IRON COUNTY — The Iron County Ropes Team, developed by the Iron County Sheriff’s Office five years ago, is one specialized force in the Southern Utah and Nevada areas that is trained to assist in rescues of persons caught in situations unreachable by some regular search and rescue teams, Iron County Ropes Team Leader Mike Gibbs said.
“(In) most counties, the technical rescue or ropes team are part of the search and rescue, but in Iron County we have a separate technical rescue team,” Gibbs said. “The Sheriff made this change about five years ago because he felt his needs were not being met in this area. A technical or rope rescue can require a lot of skill and knowledge that takes consistent training and practice to keep on top of it, and can quickly be deadly if a mistake is made.”
Iron County has a good search and rescue team, but because it covers a variety of other incidents, the team does not have the time or ability to train enough for what a ropes team can provide, Gibbs said.
The team currently has members from search and rescue as well as deputies from Iron County Sheriff’s Office, road divisions, jail, emergency medical services and crews from Cedar City Fire Department.
“First addition to the team was Iron County Ambulance personnel, this gave (the sheriff) a larger pool to pull from and added medical and paramedics to the team, greatly increasing the care available for the patient during the technical rescue,” Gibbs said. “A short time later, the sheriff thought it would be good to have some law enforcement on the team so it was opened up to deputies.”
Cedar City Fire Department members have recently joined the team, he said, and although the department does do ropes rescue, its area is limited and the department has been directed more often toward road rescues, fire or hazmat incidents.
The idea of the team is to have the best technical team available. The team is willing to help anywhere it can access in a timely manner as long as money is not limited or there is not another need nearby. Kane County and Lincoln County, Nevada, are among those who have sought assistance from the Iron County Ropes Team outside of Iron County, he said.
“Sheriff Gower is very dedicated and passionate about making sure anything he is over as sheriff is covered and the best he can make it,” Gibbs said. “When he felt the technical rescue did not meet his standards he pursued changes to make it better, and in doing so took that load off the search and rescue.”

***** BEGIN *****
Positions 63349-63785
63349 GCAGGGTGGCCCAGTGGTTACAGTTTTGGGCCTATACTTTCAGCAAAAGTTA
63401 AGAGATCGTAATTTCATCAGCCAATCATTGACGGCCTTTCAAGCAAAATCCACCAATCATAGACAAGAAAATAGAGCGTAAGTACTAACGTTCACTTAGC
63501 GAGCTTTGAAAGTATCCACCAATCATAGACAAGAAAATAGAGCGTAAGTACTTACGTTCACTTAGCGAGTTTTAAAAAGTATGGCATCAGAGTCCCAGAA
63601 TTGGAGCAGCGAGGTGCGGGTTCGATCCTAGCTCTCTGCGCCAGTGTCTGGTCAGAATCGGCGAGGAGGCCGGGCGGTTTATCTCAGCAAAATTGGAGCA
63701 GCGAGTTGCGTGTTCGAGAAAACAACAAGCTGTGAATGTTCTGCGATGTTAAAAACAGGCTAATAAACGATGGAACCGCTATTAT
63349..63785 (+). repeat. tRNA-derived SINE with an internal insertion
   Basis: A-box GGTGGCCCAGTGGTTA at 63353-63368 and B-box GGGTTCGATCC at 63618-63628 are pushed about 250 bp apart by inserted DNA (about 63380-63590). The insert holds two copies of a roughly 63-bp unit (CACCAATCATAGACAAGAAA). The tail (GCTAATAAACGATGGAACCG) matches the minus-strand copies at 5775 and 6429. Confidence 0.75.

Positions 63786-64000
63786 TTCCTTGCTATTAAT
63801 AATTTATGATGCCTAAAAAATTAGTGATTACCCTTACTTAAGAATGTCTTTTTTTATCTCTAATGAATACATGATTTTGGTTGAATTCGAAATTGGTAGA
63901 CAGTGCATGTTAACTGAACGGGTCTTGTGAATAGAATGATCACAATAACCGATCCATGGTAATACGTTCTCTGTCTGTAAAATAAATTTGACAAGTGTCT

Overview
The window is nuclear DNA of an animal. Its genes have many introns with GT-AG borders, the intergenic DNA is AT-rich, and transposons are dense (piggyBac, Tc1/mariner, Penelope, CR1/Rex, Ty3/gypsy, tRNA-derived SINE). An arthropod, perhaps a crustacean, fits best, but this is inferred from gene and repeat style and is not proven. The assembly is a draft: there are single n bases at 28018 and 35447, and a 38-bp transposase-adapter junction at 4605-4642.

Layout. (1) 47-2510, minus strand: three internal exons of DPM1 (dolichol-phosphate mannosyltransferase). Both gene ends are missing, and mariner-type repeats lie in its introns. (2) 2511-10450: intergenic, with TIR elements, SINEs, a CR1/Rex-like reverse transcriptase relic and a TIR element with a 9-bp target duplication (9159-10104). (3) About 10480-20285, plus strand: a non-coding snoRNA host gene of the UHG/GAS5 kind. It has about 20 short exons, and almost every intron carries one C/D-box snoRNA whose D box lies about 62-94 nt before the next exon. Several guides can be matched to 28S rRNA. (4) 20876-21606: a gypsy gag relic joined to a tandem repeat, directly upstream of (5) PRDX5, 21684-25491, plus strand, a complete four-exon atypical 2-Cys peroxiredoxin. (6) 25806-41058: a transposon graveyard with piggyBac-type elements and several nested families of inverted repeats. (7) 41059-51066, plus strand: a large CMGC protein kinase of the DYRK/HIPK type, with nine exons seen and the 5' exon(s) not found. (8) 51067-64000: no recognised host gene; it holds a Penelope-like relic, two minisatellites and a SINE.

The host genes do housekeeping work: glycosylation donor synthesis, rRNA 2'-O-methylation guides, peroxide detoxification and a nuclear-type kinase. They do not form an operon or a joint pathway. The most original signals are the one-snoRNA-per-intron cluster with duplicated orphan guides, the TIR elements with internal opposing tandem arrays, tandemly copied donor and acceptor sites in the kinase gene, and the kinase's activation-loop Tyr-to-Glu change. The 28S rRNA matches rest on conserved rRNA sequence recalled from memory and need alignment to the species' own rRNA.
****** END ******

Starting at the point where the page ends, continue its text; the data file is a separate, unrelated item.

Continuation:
A most recent rescue, the team attended to was for a couple in their 40s to early 50s who were unable to make it off of some red rocks near Yankee Meadows, near Parowan, on their own.
The wife was able to make it down the rocks, but by a different way in which she and her husband had originally climbed up, Gibbs said. She was able to flag down a car passing by for help.
In the process of coming down the rock, the wife had lost her husband and he became unable to make it down to her on his own. The Iron County Ropes Team strapped him in a harness and were able to bring him down by rope attached to another person, Gibbs said.
“Anytime someone off-road gets stuck and can’t walk out from where they climbed up that’s when we get out to help,” he said. “We have had many rescues out of Kanarraville Falls.”
The canyon height that is hiked to the Kanarraville Falls, has a high water level that has proved to be difficult for many to get out on their own after a big storm, he said. In May 2013, the ropes team apprehended a boy who broke his ankle and was unable to walk out of the canyon.
Life flight responded to the incident, but due to the tightness and heights of the canyons, it was unable to make it to the boy’s location. The ropes team aided the boy to the top of the canyon where life flight was able to get to him.
The team has attended to two body rescue cases and a dog rescue within the year, Gibbs said. A dog was stuck in a hole near Parowan Gap, which Parowan Fire Department was unaware of, and the ropes team was able to provide aid and rescue the dog.
“We are a unique ropes team,” he said. “We attend to any situation we can be of help in.”
The team’s first priority is that the team members are not hurt and second, that the victim is not hurt. Gibbs said a lot of people, who need assistance from the team, climb up a steep area that they think is easy but then stop and get nervous.
“If you don’t think you can get back down don’t keep climbing,” he said. “Climbing up is easier than climbing down. People need to be smart.”
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